Geography and Planning Researchers Focus on Woodlawn Beach State Park
The only sound louder than the bullfrogs is the birdsong, and the June morning mist is fragrant with wildflowers. This could be a hundred miles away from civilization, but if you look above the trees, you can see windmills turning where Bethlehem Steel once stood.
Here, in the wetlands at Woodlawn Beach State Park, Buffalo State faculty members and students are collecting data. “The master plan for this park includes wetlands remediation,” said Stephen Vermette, professor of geography and planning. “But there is no information about the wetlands, so we’re establishing a baseline.”
Woodlawn Beach is usually closed after a heavy rainfall because the presence of E. coli makes it unsafe to go swimming. Wetlands remediation may be a tool to reduce the amount of E. coli as well as other pollutants, because properly functioning wetlands clean the water that travels through them.
Vermette received a grant of $9,940 from the Great Lakes Research Consortium to assess the physical and chemical characteristics of the wetlands. Charlotte Roehm, assistant professor of geography and planning, received a grant of $18,200 from the New York State Water Resources Institute at Cornell University to study water cycle dynamics within the wetlands and the spatial and temporal variability and transport pathways of E. coli. Vermette and Roehm decided to combine their projects and pool their resources. Although they are working together, Vermette’s research focuses on surface waters, while Roehm is investigating the movement and chemistry of the ground water.
On this particular morning, Vermette and two students collected data from five sampling sites. The information collected by Andrew Panczykowski, a senior, and Joe Petre, a graduate student, including the water’s pH, temperature, and dissolved oxygen content. They also collected samples that will be analyzed in the lab to measure the presence of other pollutants including phosphorous, ammonia, and nitrates; metals such as iron, copper, and chromium; and E. coli bacteria. Thomas Reeverts, a graduate student, is also working with Vermette and Roehm.
The five sites were selected strategically, and two contain weather stations to characterize conditions just above the wetlands. The water is sampled when it enters the wetlands and again just before it flows into the lake. Inflow and outflow are important, because, Vermette explained, “For wetlands to work, the water has to move very slowly, allowing the plants to do their magic.”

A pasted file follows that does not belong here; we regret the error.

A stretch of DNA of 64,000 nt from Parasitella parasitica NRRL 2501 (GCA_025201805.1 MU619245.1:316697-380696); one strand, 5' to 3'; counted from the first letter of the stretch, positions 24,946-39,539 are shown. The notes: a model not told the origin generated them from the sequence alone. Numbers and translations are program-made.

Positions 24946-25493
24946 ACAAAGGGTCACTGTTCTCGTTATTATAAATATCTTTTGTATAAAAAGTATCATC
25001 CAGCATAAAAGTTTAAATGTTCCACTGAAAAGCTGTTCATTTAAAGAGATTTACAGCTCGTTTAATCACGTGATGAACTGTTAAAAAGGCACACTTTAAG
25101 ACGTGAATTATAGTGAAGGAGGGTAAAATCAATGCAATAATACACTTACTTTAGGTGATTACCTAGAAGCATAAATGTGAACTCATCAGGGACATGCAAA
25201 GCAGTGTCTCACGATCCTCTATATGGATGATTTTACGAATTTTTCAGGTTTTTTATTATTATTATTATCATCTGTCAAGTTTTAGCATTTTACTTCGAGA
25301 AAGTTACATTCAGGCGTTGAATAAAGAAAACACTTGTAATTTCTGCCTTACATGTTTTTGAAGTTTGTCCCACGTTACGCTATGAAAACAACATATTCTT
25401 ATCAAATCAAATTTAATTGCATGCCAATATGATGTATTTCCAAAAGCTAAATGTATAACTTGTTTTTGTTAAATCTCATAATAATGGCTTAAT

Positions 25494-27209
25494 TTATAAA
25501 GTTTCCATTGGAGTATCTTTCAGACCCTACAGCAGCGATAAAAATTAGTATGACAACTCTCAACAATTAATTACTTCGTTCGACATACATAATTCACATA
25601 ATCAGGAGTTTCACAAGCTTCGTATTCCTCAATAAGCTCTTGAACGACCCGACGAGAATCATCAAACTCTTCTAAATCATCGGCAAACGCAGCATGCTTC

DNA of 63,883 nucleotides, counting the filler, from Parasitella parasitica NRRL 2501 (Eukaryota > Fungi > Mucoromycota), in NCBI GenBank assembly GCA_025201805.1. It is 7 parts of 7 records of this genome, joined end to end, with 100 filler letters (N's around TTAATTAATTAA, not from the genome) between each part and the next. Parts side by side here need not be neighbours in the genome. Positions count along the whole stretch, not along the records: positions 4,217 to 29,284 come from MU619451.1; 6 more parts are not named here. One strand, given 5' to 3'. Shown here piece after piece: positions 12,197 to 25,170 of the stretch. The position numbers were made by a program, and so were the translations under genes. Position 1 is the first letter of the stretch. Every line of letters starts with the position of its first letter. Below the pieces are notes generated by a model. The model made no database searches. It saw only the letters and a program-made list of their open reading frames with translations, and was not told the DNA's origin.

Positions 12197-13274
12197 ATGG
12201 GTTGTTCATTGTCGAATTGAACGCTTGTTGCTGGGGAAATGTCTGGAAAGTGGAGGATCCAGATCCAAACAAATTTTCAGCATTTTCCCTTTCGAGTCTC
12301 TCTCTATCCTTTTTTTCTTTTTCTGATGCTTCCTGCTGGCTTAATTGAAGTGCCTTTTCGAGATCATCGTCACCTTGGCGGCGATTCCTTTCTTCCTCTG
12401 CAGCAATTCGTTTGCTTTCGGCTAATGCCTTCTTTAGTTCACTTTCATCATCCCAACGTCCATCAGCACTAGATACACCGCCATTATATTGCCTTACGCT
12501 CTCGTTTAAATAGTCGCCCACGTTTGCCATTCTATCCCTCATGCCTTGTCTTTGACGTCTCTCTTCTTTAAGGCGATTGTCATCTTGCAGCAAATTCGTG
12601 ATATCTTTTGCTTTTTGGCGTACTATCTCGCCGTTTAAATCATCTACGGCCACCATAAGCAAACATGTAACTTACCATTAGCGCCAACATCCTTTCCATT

The other sites provide information about the water in each of three distinct wetlands. Wetland A, the cattail wetlands, includes a weather station, where the students measures the pH of the water caught in the rain gauge. As usual, it’s less than the relatively neutral pH of the water throughout the wetlands, which means the rainwater is more acidic than the groundwater. Vermette explained that a high concentration of limestone in the Great Lakes region mitigates the effect of the acid rain on the lakes’ pH, keeping them from becoming too acidic.
There are few cattails in Wetland B. Instead, duckweed, which removes some of the metals from the water, is abundant. Water from Wetland C, where the vegetation is again different, shows a lower level of dissolved oxygen. Different aquatic species need different oxygen levels to survive. For example, carp—abundant in Blasdell Creek—need less than 1 mg per liter; other species, such as trout, need much more.
Above, turkey vultures circled for a few minutes before continuing on their way. Woodlawn Beach State Park offers three different habitats for bird life: the shore; the wetlands; and the forested area that screens the nearby railroad tracks.
These wetlands began to evolve in about 1966. Earlier photos show sand dunes with little vegetation, according to Panczykowski, who is researching the area’s history. Much of the ground appears to be fill, perhaps from the steel plant. The higher areas in the wetlands are sand, evidence of the dunes that remain a unique feature of Woodlawn Beach State Park.
The sampling takes two hours, a process that’s repeated once a week. Additional samples are taken two or three times a week. “Once our research is completed,” said Vermette, “we’ll be able to provide the park manager with ideas for making the wetlands work as well as they possibly can.”